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How to Build a Serverless Static Rendered Website

Statically rendered pages load much faster because everything is pre-built.

Shallow depth of field image of a desktop screen with code.

Photo by Shahadat Rahman on Unsplash


First thing first: what is static rendering?

Static rendering is the process of generating a single HTML file for every user-accessible page ahead of time. Because everything is pre-built, statically rendered pages load much faster. This is a huge benefit and one of the biggest advantages of building a static rendered website.

As one of Highland’s Senior Application Developers, I’ve found that building websites this way also allows us to reduce latency further by setting up a CDN to cache these files. This feature makes static rendering a good choice for things like product pages, blog posts, etc. However, static rendering isn’t a sensible choice in every case. For example, it wouldn’t be reasonable to build a set of statically rendered pages for every possible result of a user search.

For this tutorial, I will show how to set up a small serverless static rendering function with AWS Lambda, which saves HTML files to an S3 bucket. We will be using Python 3.7 core string formatting to put our final HTML file together.

Want more tips on serverless systems? This tutorial will show how to create data visualizations with the AWS Lambda service and store them in an S3 Bucket.

Serverless Data Visualizations | Note: this technique works for AWS Lamba’s Python 3.7 runtime at the time of the article creation.journal.highlandsolutions.com


The Set-Up 

The first step is to set up an S3 bucket. Open the S3 service and click Create Bucket. For this exercise, I called my bucket static-rendered-site-example.

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Press Next, leave these options as-is and press Next again. On this page, we can set our bucket to public to make our pages accessible in our web browser.

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You can leave the rest of the settings as is and finish setting up the bucket.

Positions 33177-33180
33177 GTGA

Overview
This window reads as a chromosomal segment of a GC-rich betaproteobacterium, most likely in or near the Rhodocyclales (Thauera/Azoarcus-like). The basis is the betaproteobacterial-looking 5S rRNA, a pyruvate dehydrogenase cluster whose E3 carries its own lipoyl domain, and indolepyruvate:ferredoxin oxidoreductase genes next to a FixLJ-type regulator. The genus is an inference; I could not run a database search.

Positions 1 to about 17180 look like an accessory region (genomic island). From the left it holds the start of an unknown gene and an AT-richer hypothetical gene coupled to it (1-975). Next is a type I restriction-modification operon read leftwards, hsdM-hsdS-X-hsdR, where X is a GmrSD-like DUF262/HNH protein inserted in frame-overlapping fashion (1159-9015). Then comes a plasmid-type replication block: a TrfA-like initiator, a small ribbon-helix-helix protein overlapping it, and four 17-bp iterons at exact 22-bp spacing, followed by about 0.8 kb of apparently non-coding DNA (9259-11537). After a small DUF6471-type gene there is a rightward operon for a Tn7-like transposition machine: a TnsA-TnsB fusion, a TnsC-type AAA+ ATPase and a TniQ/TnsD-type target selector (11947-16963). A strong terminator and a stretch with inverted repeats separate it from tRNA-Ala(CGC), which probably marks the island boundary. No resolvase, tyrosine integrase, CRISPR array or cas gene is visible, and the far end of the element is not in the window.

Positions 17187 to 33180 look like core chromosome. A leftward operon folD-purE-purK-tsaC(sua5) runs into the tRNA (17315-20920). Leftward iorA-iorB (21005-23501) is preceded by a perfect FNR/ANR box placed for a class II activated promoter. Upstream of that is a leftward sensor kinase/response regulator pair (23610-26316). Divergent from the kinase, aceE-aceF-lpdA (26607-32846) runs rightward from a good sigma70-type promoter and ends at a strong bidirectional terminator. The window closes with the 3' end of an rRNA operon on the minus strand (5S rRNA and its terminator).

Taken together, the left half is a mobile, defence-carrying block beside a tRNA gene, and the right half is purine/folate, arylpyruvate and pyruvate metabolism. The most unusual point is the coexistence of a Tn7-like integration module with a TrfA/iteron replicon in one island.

Next, we’ll need to configure our new bucket as a website. Click on the bucket and click the Properties tab. Expand the Static website hosting card and click the top radio button. Go ahead and enter index.html in the first input. (For this basic example we’ll leave the error portion blank.) Hit Save.

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Take note of the Endpoint on the top of this card.

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We’ll need this again later to access our website. You can always revisit this card again to find the URL. 

Note: if you try to access your bucket via the bucket URL, things will not load properly.

Next, we will need to create a role that will give our Lambda function permission to save files to S3. To do this:

  1. Visit the IAM service and select Roles from the left-hand navigation.
  2. Create a new role.
  3. Select Lambda and hit Next.
  4. Search for S3 and select AmazonS3FullAccess and hit Next again.
  5. Give it some tags (this step is optional) and hit Next one more time.
  6. Give your role a name. I named mine LambdaS3FullAccess.

Now we’re ready to set up our Lambda function. Navigate to the Lambda service and hit Create function. Leave it on Author from scratch, give it a name, and select Python 3.7 for your runtime. 

Inside your Lambda function go ahead and right-click the file tree in the IDE and add a folder called views and create 3 new files: header.html, body.html, footer.html.

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Then, go ahead and copy the following code snippets into each file respectively.

Your final code setup should look like this:

The Python code will open each of the HTML files and append the contents into a list (we’re also using a hardcoded list to simulate a list of page content from the database). It will then iterate over the page content and put the HTML partials together along with it. Lastly, it will create a new folder for each page in your S3 bucket and save the complete rendered HTML into an index.html file.

Next, we need to give our function permission to write to our S3 bucket using the role we created earlier.

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Finally, we need to add our bucket name to our environment variables.

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Now we’re ready to test

Go ahead and Save click the Test button on the top of the page. (The first time you click it you will need to give your test a name and save—the values don’t matter for this part.)

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Now, if everything worked as expected, we should see some new objects in our S3 bucket.

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If we visit the URL from the Static website hosting card and append /page-1/ to the end of it, we should see something like this in our browser.

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That’s all there is to it! This was just a basic example, but we could have included more HTML partials, CSS files, Javascript files, etc. 

If you have any questions or feedback feel free to drop me a line in the comments or send me an email. Happy coding!